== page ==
bishop of Smyrna, is one of the most important of the hearers of
the Apostles. His influence was by no
means confined to a single church or even to a single province.
To him the eyes of Christians throughout the world, about the
middle of the second century, were turned. When he visited Rome
he was regarded with the utmost reverence by bishop and faithful
alike. In Gaul Polycarp's disciple Irenaeus related his master's
sayings to his disciples, and was the more reverenced by his
flock because he had been the disciple of the great bishop of
Smyrna. The martyrdom of Polycarp crowned the immense influence
exercised by him. It was regarded as a matter not of local but of
universal interest. The church of Smyrna addressed their letter,
describing the sufferings of the saint, specially to the church
at Plilomelium, but also to all ' parishes ' of the Catholic
"Nor nor can we be surprised at this being the case, despite the fact that neither Polycarp's epistle to the Philippians nor the sayings which Irenaeus has recorded of him give us any great idea of his intellectual power. His great age made him a link between the Apostles and the men whose work continued into the third century. During the later years of his life Gnostic speculation had become very active, and many things unknown to the faith of ordinary Christians where declared to be derived from the secret traditions of the Apostles. In the face of such pretensions, it was natural that great value attached to the genuine traditions of Apostolic doctrine.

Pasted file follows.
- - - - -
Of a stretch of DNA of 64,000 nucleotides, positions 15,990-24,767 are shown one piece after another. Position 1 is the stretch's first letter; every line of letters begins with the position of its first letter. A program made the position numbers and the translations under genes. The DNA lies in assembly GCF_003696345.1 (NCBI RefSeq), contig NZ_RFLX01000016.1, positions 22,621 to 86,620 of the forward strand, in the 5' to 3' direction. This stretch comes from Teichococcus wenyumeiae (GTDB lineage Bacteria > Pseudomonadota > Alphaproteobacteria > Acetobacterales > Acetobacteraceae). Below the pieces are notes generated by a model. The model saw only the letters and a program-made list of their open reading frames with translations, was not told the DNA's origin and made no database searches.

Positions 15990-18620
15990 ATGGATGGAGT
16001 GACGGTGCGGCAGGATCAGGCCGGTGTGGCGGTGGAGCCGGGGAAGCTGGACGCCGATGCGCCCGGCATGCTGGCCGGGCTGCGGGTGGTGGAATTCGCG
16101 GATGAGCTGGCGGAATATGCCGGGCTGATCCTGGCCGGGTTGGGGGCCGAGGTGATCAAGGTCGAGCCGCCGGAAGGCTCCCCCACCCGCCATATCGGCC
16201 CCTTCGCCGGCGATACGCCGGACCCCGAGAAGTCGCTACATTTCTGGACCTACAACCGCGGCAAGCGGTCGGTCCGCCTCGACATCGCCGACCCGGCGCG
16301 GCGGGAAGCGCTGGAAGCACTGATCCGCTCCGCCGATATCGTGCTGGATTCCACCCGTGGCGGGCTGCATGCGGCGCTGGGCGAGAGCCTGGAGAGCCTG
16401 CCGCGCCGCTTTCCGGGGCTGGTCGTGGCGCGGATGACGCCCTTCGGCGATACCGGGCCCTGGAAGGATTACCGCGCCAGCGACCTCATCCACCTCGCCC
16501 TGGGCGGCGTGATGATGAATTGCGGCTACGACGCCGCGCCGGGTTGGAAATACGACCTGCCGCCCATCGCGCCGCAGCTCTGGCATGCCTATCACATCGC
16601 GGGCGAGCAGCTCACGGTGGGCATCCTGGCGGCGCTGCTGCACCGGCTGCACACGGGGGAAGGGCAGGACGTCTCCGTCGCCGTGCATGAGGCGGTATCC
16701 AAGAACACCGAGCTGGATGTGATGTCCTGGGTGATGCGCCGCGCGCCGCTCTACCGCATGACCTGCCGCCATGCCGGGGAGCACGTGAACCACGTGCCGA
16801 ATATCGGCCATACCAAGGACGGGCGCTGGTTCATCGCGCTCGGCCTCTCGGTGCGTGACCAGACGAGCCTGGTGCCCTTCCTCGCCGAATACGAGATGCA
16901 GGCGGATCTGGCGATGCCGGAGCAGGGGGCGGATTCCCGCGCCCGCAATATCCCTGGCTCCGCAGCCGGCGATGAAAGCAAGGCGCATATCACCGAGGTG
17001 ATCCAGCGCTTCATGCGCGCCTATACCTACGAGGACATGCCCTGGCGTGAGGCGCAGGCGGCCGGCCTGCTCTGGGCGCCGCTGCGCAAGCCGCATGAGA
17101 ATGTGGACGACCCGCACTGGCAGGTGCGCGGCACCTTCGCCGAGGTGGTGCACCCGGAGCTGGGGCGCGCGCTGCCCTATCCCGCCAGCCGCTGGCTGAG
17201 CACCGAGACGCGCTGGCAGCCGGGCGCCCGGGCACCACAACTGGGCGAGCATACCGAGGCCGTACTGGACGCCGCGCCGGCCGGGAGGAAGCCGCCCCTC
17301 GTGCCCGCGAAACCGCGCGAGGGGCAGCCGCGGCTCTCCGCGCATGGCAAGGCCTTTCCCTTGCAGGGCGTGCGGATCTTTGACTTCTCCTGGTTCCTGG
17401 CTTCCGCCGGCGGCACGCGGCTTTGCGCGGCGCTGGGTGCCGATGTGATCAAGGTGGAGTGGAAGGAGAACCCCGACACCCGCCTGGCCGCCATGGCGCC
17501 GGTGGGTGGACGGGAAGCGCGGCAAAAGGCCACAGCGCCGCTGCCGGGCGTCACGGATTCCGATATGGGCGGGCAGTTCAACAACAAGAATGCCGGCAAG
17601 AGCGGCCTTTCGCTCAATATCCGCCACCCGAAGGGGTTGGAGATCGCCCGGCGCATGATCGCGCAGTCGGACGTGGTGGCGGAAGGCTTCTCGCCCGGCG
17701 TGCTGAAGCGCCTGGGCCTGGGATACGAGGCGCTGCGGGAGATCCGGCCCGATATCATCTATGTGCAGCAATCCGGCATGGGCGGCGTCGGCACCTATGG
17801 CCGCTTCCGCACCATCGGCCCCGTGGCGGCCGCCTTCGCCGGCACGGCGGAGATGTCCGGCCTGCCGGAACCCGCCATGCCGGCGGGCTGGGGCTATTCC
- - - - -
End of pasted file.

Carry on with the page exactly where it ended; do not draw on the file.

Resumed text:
"St. John, we are told by Irenaeus, survived till the reign of Trajan, 100 A.D. According to Clement of Alexandria, the Apostle, after his return from Patmos, went to Ephesus and gathered disciples about him. He seems to have organized the churches of Asia by providing them with bishops, one of whom is said to have been Polycarp. But, according to Irenaeus, St. John was not the only eye- witness of our Lord's life from whom Polycarp had received instruction. " He had" in the words of Irenaeus " been trained by the Apostles and had conversed with many who had seen Christ," and it is a note-worthy fact that his letter to the Philippians recalls the language of St. Peter rather than that of St. John. If Polycarp was the son of Christian parents he must have been born as early 69A.D , according to Bp. Lightfoot's reckoning of the date of his martyrdom (A.D. 155-6)